Timeshare Resale Scheme Halted

Consumers lured into paying in advance to sell or rent their property

The Federal Trade Commission has charged the operators of a timeshare reselling scheme with bilking at least $15 million dollars from timeshare property owners by imposing hefty up-front fees based on false promises that they would sell or rent their properties.

At the FTC’s request, a federal court temporarily halted the operation and froze the defendants’ assets pending litigation. The agency seeks to permanently stop the allegedly illegal practices and return money to consumers.

According to the FTC’s complaint, the defendants telemarket to timeshare property owners and falsely claim that they have a buyer or renter ready and willing to buy or rent their properties for a specified price, or they promise to sell the timeshares quickly, sometimes within a specified time period.

The defendants charge property owners as much as $2,500 or more in advance but fail to deliver on their promises, the FTC alleged. The FTC noted in the complaint that the defendants string some owners along with additional false claims, such as that they will soon send them money from a sale or rental, and often get them to pay extra for purported closing costs or other fees. Consumers’ requests for refunds are typically denied or ignored, according to the complaint.

The defendants are Jess Kinmont, John P. Wenz, Jr., Pro Timeshare Resales of Flagler Beach LLC, Pro Timeshare Resales LLC, and J. William Enterprises LLC, doing business as Pro Timeshare Resales. They are charged with violating the FTC Act and the FTC’s Telemarketing Sales Rule, including calling numbers listed on the Do Not Call Registry.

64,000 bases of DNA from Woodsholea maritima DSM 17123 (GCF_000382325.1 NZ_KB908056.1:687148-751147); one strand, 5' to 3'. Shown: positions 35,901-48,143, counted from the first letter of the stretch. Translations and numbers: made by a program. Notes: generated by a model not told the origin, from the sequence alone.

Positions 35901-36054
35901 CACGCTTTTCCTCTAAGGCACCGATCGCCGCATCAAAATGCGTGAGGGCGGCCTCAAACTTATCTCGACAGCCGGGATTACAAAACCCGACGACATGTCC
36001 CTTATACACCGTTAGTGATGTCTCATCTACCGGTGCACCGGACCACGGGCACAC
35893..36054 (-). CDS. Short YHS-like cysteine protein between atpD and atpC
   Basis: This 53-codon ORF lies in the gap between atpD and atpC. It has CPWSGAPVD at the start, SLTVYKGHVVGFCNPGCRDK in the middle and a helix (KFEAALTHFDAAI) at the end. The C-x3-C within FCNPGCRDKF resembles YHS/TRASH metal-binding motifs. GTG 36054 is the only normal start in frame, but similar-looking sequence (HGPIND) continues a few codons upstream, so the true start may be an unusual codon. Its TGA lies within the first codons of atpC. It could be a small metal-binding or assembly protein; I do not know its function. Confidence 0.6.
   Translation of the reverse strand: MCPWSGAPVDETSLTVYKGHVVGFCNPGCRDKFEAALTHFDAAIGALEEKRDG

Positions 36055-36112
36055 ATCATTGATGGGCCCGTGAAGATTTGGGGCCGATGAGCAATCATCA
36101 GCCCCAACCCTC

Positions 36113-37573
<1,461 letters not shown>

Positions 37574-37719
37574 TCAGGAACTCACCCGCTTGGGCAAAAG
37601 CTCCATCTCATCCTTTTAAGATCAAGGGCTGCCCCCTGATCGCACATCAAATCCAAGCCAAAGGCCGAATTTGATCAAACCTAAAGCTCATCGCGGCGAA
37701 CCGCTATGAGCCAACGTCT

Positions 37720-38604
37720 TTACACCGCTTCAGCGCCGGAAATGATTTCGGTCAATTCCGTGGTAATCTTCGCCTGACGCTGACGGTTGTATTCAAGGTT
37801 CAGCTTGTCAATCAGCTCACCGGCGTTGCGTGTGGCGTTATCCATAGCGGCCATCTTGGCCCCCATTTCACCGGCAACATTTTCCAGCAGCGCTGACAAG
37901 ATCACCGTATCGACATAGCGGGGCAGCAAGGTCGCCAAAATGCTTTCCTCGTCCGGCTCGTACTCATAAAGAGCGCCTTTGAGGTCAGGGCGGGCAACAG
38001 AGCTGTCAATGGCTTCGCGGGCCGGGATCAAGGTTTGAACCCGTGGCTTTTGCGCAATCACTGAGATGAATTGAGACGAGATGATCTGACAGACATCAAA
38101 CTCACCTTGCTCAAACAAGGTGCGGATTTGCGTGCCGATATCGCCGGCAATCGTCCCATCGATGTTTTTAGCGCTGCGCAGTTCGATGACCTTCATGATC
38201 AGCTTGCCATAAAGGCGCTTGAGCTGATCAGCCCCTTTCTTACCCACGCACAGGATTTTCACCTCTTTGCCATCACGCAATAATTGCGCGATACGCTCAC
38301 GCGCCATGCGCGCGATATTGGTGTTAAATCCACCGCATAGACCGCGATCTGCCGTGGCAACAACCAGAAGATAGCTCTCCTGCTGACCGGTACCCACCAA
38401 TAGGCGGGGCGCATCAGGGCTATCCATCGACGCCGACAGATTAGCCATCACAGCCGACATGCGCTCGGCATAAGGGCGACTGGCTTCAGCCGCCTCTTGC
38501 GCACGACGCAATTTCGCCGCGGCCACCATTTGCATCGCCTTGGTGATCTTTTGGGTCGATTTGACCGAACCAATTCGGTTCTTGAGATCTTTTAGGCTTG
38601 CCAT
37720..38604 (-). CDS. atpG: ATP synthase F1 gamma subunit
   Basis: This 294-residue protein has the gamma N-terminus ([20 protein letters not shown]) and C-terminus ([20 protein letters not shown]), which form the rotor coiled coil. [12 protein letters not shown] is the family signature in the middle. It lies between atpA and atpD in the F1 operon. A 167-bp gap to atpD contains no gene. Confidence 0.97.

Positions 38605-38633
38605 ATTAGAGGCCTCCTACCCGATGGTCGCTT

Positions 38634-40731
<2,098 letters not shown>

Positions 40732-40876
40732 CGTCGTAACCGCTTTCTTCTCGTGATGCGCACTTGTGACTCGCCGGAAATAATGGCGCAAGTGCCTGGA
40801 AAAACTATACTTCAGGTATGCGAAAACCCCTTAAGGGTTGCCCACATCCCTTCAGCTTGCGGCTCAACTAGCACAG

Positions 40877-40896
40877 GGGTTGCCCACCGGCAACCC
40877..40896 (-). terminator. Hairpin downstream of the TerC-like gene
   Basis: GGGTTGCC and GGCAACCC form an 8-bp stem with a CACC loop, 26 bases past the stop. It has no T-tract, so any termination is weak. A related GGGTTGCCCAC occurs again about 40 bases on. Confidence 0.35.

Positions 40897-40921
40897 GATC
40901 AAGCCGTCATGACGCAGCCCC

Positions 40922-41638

The Commission vote approving the complaint was 3-0. The U.S. District Court for the Middle District of Florida, Orlando Division, entered a temporary restraining order against the defendants on December 13, 2016.


  1. Never buy a subscription to anything especially a timeshare. It seemed like a good idea to my parents 30 years ago but after they reached the age where travel is out of the question and started paying $7,000 a month for assisted living they were still strapped in for life to timeshare mainteance fees that rose uncontrollably to more than $1,000 per year for something they can’t even use. And a contract that provides no legal opportunity to exit or terminate. That kind of contract ought to be illegal in itself!

  2. The whole timeshare concept sucks and strangely so does any and everyone involved in every aspect.
    Note to self: don’t drink the water at Jerry Garcia’s and never buy a time share…


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